US stocks risk premium is ‘extremely high’
The risk investors take in the US stock market is very high because of successive rounds of quantitative easing, an analyst says
US stocks appreciated by around 48% at their peaks on an annualized basis during the first two rounds of quantitative easing (QE) by the Federal Reserve, according to Patrick Legland, head of research at Societe Generale.
During Operation Twist, the rally was milder, at around 36% annualized, Legland wrote in a market note.
As a result of the money printing efforts, the S&P 500 rose by an annualized rate of around 15% over the past 4 years, he said, and the upcoming purchases of QE3 aim to push stocks even higher.
But the poor performance of the S&P 500 since the QE3 announcement (-1.6%) may well be an initial sign of a loss of impact from the Feds policy, Legland wrote.
The Fed bought around $2 trillion of securities since November 2008, pushing rates to historical lows, he said.
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The European Central Bank (ECB), the Bank of Japan (BoJ) and the Bank of England (BoE) have all followed suit and eased monetary conditions, and this has contributed, together with lower uncertainty in financial markets, to a bullish signal for EM currencies, according to the Societe Generale analyst.
CURRENCY WAR AVOIDED
Central banks in emerging markets, especially in Brazil, Korea, Thailand and the Philippines but also in countries in Central and Eastern Europe, have retaliated by cutting interest rates.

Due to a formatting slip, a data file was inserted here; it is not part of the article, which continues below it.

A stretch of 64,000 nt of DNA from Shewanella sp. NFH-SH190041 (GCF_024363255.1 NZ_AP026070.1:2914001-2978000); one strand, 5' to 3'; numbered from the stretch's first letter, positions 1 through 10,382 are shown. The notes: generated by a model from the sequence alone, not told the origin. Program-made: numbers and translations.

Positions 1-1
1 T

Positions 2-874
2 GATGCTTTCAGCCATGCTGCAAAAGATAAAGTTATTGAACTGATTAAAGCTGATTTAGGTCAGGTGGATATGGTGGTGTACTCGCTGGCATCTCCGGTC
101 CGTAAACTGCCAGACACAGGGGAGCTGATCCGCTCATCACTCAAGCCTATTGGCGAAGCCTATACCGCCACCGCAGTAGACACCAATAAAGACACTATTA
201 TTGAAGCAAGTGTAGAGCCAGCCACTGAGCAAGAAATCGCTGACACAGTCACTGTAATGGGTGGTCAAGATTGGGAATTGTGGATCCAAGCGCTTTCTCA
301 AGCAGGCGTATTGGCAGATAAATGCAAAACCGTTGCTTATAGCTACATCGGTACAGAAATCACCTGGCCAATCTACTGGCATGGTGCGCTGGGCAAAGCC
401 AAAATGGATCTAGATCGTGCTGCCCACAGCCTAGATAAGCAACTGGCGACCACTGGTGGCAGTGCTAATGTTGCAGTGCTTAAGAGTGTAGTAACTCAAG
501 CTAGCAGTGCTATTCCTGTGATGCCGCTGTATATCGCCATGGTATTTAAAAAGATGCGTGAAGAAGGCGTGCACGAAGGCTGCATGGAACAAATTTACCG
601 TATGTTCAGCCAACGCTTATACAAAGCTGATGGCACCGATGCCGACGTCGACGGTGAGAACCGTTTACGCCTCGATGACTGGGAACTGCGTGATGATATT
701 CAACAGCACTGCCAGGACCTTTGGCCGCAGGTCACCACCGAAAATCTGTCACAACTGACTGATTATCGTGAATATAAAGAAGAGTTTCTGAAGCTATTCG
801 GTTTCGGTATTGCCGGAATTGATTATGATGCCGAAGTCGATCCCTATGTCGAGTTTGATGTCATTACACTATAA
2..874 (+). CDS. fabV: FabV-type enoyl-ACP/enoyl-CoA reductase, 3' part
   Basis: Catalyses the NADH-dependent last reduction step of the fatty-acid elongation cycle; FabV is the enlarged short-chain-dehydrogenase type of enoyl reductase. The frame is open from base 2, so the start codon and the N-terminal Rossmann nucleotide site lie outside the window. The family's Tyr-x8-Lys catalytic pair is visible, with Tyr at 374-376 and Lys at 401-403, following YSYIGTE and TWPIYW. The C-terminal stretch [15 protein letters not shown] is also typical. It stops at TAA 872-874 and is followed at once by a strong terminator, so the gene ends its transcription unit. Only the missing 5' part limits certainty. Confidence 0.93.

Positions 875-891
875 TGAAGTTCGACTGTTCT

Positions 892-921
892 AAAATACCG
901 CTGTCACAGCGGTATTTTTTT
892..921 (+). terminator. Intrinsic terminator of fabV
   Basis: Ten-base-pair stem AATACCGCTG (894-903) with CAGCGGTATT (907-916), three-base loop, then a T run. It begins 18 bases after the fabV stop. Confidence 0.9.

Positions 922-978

However, a currency war with the worlds second-largest economy, China, has been avoided by now according to Legland, as the Chinese central bank, the PBOC, has said the yuan was near equilibrium rate.
The recent yuan strength should support domestic demand in the current context of global slowdown, while data on exports and imports showed they improved last month, a signal that Chinas economy may be benefiting from positive spillovers from global easing conditions, he wrote.
A PBOC deputy governor said during the IMF and World Bank meetings in Tokyo earlier this month that QE in the developed world was increasing risks of inflation in China.
Inflation is the main risk of the money-printing policy, as all major central banks missed their inflation targets, Legland wrote.
Applying past inflation gains from QE2 to the current level of PCE inflation [the core inflation the Fed looks at] means it could exceed 2.7% one year from now, he said.The absence of a well-defined exit strategy means inflation may not go down after central banks stimulus cease, despite efforts to reduce money supply.